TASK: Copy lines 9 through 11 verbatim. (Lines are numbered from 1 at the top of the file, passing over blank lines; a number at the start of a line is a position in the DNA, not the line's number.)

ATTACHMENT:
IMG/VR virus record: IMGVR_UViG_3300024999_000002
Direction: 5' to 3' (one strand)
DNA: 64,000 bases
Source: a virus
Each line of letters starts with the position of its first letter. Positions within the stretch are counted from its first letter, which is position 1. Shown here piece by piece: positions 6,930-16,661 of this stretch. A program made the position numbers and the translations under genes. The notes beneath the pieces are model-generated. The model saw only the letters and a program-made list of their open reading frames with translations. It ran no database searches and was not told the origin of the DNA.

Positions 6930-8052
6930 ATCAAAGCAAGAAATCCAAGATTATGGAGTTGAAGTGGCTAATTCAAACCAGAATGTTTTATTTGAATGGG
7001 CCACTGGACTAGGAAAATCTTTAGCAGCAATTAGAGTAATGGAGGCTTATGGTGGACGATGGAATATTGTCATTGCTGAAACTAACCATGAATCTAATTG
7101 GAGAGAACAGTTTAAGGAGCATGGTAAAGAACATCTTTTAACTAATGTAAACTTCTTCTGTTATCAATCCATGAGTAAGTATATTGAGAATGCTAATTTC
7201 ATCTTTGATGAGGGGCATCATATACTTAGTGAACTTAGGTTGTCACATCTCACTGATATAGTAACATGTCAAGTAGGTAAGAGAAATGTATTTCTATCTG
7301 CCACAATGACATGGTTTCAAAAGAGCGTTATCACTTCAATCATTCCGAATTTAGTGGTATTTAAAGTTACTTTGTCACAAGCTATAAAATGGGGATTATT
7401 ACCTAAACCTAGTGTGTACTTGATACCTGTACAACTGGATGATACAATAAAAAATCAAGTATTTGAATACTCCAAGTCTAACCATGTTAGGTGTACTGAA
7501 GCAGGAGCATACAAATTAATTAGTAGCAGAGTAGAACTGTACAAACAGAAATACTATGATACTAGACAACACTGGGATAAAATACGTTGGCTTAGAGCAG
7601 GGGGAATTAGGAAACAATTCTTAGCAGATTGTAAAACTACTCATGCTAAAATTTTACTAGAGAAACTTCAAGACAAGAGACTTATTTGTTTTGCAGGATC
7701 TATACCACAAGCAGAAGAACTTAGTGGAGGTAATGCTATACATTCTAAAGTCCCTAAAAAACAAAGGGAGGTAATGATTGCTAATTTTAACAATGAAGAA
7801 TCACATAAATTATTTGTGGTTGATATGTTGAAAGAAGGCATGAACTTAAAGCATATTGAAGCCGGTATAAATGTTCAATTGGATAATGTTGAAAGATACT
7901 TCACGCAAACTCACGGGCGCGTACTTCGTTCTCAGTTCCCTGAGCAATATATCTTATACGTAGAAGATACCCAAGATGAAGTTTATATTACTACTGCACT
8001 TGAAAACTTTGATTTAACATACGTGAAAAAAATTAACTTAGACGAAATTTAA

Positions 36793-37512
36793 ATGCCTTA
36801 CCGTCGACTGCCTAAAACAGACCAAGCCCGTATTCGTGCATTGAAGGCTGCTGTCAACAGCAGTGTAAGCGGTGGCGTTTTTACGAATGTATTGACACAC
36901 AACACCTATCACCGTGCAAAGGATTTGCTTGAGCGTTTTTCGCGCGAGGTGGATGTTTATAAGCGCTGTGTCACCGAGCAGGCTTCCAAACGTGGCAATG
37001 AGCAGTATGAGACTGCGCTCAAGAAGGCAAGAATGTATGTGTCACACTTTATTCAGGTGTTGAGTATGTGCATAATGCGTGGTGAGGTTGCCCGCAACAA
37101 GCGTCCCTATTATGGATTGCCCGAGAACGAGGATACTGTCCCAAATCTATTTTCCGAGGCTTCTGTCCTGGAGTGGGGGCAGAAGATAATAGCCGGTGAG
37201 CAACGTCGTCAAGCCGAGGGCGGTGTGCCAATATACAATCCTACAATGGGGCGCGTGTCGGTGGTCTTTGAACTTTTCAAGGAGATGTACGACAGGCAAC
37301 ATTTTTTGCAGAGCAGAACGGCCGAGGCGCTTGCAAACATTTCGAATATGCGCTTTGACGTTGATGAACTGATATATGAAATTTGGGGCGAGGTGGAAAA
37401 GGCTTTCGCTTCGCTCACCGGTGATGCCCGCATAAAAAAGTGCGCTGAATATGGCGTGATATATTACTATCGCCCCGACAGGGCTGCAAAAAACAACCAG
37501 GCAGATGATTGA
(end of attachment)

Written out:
7101 GAGAGAACAGTTTAAGGAGCATGGTAAAGAACATCTTTTAACTAATGTAAACTTCTTCTGTTATCAATCCATGAGTAAGTATATTGAGAATGCTAATTTC
7201 ATCTTTGATGAGGGGCATCATATACTTAGTGAACTTAGGTTGTCACATCTCACTGATATAGTAACATGTCAAGTAGGTAAGAGAAATGTATTTCTATCTG
7301 CCACAATGACATGGTTTCAAAAGAGCGTTATCACTTCAATCATTCCGAATTTAGTGGTATTTAAAGTTACTTTGTCACAAGCTATAAAATGGGGATTATT